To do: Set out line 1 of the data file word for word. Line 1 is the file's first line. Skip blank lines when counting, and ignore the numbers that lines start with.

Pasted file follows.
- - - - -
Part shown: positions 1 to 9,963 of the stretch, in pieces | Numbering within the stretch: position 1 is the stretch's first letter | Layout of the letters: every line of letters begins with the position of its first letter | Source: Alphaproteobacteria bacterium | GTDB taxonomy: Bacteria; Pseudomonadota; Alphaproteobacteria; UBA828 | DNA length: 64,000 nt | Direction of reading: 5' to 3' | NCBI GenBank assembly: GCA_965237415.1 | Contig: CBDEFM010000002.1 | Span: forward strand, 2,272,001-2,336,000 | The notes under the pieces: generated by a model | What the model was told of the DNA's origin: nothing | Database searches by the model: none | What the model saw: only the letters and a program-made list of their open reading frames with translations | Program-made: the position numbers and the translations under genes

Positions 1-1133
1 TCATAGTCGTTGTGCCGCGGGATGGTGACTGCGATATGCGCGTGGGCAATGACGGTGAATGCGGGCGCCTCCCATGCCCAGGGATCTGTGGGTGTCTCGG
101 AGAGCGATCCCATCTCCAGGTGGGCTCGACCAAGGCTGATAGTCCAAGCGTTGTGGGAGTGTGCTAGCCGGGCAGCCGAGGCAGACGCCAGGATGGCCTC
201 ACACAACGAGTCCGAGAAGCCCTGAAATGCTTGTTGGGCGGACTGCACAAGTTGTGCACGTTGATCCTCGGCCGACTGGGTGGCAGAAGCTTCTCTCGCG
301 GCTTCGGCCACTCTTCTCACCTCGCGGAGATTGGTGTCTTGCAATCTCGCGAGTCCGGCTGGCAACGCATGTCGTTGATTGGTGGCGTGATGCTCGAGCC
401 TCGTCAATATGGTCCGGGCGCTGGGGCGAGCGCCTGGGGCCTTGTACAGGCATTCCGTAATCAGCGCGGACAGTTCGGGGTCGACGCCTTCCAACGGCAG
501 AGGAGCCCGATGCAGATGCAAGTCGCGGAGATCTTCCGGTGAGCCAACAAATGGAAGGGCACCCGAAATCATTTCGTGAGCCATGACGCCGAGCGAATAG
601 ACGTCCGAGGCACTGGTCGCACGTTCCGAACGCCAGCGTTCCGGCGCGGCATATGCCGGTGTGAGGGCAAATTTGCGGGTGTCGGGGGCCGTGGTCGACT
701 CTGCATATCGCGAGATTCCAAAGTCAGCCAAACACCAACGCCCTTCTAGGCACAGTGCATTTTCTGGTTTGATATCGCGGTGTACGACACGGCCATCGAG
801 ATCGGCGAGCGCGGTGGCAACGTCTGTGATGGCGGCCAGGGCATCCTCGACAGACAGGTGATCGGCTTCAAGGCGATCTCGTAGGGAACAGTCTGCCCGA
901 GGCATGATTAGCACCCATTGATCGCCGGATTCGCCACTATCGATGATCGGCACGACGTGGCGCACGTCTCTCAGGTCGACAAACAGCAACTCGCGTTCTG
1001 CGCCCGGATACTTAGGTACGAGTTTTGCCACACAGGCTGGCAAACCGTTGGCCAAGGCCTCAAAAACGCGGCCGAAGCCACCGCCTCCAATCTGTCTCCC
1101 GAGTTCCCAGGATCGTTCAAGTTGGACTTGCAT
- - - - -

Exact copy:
Part shown: positions 1 to 9,963 of the stretch, in pieces | Numbering within the stretch: position 1 is the stretch's first letter | Layout of the letters: every line of letters begins with the position of its first letter | Source: Alphaproteobacteria bacterium | GTDB taxonomy: Bacteria; Pseudomonadota; Alphaproteobacteria; UBA828 | DNA length: 64,000 nt | Direction of reading: 5' to 3' | NCBI GenBank assembly: GCA_965237415.1 | Contig: CBDEFM010000002.1 | Span: forward strand, 2,272,001-2,336,000 | The notes under the pieces: generated by a model | What the model was told of the DNA's origin: nothing | Database searches by the model: none | What the model saw: only the letters and a program-made list of their open reading frames with translations | Program-made: the position numbers and the translations under genes